The second chapter deals with the legal framework of the integration process, e.g. legislative sources, organs and institutions, competencies, regional forms of action, and trade dispute settlement. Unfortunately, the Central American Integration (SICA) is bloated and overlapping bureaucracy hinders efforts at deepening political and economic integration on the isthmus. Most Organs and Institutions are of intergovernmental character and there is a lack of “real” regional competencies, so that progress is very little. Another institutional problem is the lack of acceptance by all members of the system. As long as only three out of five members accept and participate in organs like the Central American Parliament or the Court of Justice, there is no opportunity for reaching the state of integration of a customs union, which requires a certain set of common institutions.

The third chapter forms the core of the thesis. It is subdivided into a part analyzing WTO law part, and secondly a assessment of CACM compliance with the world trade regime, i.e. the requirements of article XXIV GATT.
The relationship between the multilateral world trade order and regional trade agreements is one of the most recent aspects in world trade law and a key question for the future of the WTO. Do we have the consider regional trade agreements as stumbling or as building blocks multilateral trade regime? Therefore the first part treats of legal prerequisites of the world trade order, macroeconomic aspects of regional economic integration, transparency aspects an compliance control competency.

Nevertheless, the main focus is on the compliance test defining the requirements of Art.XXIV GATT and subsuming the CACM.

The internal trade regime of the CACM is less problematic. Regarding the tariffs the CACM members eliminated barriers for substantially all the trade. There are still some deficiencies concerning other restrictive regulations of commerce, especially sanitary and phytosanitary regulations. By far more severe is the discrepancy between rulemaking on the one hand and handling and execution of customs regulations on the other. Although they try hard to establish common standards of application it is still a way to go to a harmonized congruent customs handling.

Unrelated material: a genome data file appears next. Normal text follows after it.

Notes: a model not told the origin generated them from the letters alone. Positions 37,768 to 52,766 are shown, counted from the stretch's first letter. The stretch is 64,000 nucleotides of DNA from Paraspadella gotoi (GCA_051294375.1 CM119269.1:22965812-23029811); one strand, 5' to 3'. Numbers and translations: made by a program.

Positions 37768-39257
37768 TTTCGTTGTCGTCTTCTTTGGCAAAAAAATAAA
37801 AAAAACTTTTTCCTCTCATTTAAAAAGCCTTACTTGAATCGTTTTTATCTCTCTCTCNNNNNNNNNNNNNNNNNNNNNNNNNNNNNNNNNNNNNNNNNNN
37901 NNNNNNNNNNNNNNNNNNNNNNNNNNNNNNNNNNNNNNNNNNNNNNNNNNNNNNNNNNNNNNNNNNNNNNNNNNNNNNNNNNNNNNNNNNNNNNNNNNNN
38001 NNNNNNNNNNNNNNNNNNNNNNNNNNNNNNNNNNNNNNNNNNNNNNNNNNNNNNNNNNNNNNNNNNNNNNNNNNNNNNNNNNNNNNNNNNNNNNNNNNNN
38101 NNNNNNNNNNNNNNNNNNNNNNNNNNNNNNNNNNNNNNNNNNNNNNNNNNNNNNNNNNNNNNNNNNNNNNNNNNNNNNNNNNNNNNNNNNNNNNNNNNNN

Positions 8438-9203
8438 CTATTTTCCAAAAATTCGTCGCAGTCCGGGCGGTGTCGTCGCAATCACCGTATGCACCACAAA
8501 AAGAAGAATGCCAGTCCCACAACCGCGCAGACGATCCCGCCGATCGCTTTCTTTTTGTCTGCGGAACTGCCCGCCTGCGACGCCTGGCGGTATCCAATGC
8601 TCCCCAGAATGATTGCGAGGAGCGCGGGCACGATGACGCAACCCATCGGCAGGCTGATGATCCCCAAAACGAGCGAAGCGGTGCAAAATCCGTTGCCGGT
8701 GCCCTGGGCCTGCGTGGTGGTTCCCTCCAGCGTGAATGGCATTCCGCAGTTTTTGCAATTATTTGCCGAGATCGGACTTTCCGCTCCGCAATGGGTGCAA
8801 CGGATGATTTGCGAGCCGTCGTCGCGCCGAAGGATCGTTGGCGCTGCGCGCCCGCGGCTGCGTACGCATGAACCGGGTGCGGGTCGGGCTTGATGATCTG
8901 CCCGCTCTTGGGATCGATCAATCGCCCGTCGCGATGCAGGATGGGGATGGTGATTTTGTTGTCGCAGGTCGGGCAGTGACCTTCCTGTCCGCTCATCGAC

Likewise, the other restrictive regulations of commerce are the reason why the CACM members fail to meet the external requirement of Art.XXIV GATT for customs unions. The members are not applying substantially the same regulations of commerce yet. Eminent aspects are the tariff classification, application of safeguards and sanitary and phytosanitary measures. Moreover, it can be observed that Central American countries hardly follow common trade policies. They do not only speak with a single voice at the Free Trade Area of the Americas (FTAA) negotiating sessions or multilateral gatherings such as the WTO, but they do not even coordinate their negotiating positions in these for as, as does the Andean Community, for example. Accordingly, SICA appears to be failing in what should be its most important role, positioning Central America for better insertion into the hemispheric and international market places.

The investigation concludes with the ascertainment that CACM is promising but not compatible with the exception clause of Art.XXIV GATT yet. Shifting to the Enabling Clause will not be an option as it would require a notification anew. More alarming would be the political message since the referral the Enabling Clause would be understood as a confession of failure.